Roxanne jolted awake as if electricity was inserted directly down the length of her spine. Her chest heaved and she gasped, clawing at her throat, trying to suck in much needed air. She took in too much and broke into a rapid coughing fit that sent her collapsing back onto the bed. She rubbed at her chest. The unconscious habit verified that her heart was beating so hard that it threatened to burst from her chest.
She opened her dark eyes, winced, and immediately closed them again, groaning. Her limbs were sore, her head was pounding with a vengeance, and everything seemed way too bright. Opening her eyes again, she finally took in her surroundings. She found herself in what looked to be a meadow, and judging by the light in the sky, it looked to be late evening. Confused, she sat up suddenly; the pounding in her head increased, making her dizzy. Clutching her head, she squeezed her eyes shut as she waited for the feeling to pass.
As she began to feel a bit normal, she opened her eyes again and took in her surroundings: the bag laying next to her reminded her what had happened the last couple of hours. With this realization, the memories of the past - or should she say the future - came back. The brunette witch had mentally transformed. She was concentrating on her mission and the goal she so badly desired to achieve. Like blood on her tongue she could taste the iron fear that swept through the air, representing all those that had done battle there in her youth and those that had met their untimely early death due to errors, accidents and punishments. She would not fail. She could not fail; everything depended on it .
Roxanne slowly stood up and grabbed the bag next to her. She took hold of her wand and transfigured the bed into a little box and put it into the bag. She was glad they had thought of the bag and the bed, otherwise her landing would not have been so soft, and as for the bag, life would have been a lot more difficult.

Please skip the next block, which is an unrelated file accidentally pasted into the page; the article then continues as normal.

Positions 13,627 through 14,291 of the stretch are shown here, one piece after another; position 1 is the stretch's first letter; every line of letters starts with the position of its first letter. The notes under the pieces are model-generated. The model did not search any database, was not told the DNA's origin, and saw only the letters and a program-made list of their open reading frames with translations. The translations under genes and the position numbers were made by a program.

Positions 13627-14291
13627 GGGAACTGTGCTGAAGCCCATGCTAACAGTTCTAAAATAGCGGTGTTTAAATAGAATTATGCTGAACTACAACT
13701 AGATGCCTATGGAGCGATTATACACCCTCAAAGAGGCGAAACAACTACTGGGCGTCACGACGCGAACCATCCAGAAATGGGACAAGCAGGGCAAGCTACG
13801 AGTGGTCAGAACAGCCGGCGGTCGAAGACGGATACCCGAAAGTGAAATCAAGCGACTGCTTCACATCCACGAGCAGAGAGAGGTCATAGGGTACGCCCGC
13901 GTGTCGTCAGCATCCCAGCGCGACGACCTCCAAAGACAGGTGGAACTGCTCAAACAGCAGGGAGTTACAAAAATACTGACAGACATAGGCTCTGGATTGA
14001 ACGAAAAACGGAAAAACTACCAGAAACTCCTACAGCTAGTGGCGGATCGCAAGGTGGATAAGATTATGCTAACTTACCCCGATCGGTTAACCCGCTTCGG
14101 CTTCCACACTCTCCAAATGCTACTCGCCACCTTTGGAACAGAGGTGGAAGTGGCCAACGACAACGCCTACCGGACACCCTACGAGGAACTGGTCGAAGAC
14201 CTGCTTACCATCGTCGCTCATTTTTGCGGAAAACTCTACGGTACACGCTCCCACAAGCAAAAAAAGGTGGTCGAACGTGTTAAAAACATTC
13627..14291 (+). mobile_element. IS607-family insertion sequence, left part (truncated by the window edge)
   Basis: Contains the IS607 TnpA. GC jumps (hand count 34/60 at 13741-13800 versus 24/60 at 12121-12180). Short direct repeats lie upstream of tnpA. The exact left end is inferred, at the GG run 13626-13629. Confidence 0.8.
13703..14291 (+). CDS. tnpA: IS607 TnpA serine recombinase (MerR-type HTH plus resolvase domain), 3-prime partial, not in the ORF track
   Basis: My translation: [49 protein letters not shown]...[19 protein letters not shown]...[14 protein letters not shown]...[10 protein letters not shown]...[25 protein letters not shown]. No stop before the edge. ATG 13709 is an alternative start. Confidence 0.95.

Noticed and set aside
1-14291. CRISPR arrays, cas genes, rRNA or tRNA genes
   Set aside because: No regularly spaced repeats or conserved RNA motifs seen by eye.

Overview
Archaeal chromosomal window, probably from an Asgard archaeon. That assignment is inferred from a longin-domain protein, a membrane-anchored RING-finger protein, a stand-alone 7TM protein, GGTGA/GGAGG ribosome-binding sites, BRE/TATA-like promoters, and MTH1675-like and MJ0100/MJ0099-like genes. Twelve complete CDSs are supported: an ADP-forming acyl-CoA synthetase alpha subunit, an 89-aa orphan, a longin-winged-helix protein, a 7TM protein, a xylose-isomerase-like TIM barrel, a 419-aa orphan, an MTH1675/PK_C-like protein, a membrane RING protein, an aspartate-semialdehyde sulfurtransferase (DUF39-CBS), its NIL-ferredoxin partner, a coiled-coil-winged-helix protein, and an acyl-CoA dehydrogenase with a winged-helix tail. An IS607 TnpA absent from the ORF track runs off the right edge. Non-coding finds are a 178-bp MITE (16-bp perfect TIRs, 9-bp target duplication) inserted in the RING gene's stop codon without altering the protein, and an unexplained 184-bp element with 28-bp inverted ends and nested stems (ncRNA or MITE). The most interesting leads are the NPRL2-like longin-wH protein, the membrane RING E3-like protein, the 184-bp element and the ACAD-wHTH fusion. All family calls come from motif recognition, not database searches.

Roxanne walked down the streets casually, as if she were out window shopping, searching for a safe apparation spot. Behind some tall bushes that leaned against a dilapidated brick wall, she disappeared and then reappeared in a corner of the Leaky Cauldron.
sound she made upon reentry was barely enough to make an old pair of drinking wizards look her way. However, once her equilibrium settled again, she nearly tripped over another wizard’s cane that had been haphazardly leaning against an empty chair.
“Sorry!” she said, treading around the scattered chairs like an obstacle course. She secured her handbag as she found her footing again.
“Sorry about that, miss. I try to keep that area clear, but the regulars keep movin ‘em back.” The bartender, who she recalled had been called Tom, was just putting away freshly wiped butterbeer mugs on an overhead shelf. A floating rag to his left waited impatiently for another mug to clean.
Roxanne looked a little frazzled, moving her curly hair away from her face after nearly meeting the dirty wooden floor in a tumbling heap. She looked up and realized he was speaking to her.
“Oh, right,” she said, looking back to make sure she didn’t lose anything on the ground. Her hands immediately went to her chest where she felt the bulge of the necklace still hidden under her shirt.
“Get you a drink, young miss?” Tom asked, offering his levitating rag another dripping wet mug.
“Ah,” she felt like she was caught off guard. “No, thank you. I mean, perhaps when I get back. I need to use the loo, first.”
Tom nodded and pointed the direction. Of course, she’d been there several times before when she had been young and before everything happened, so she knew exactly where it was. She politely nodded and went to find an abandoned stall. She lucked out as the rest of the untidy facilities with burping wastebaskets overflowing with paper towels were vacant. She stepped into one of the four stalls and pulled out the necklace from under her t-shirt.
Roxanne swallowed hard when she looked down at the necklace in her hands. A lot could depend on it; she couldn’t estimate the power the ring on the chain possessed. The long chain of the so-called necklace grew longer as she pulled it from her body, and like a slinky, it would retract the closer she held it to her chest.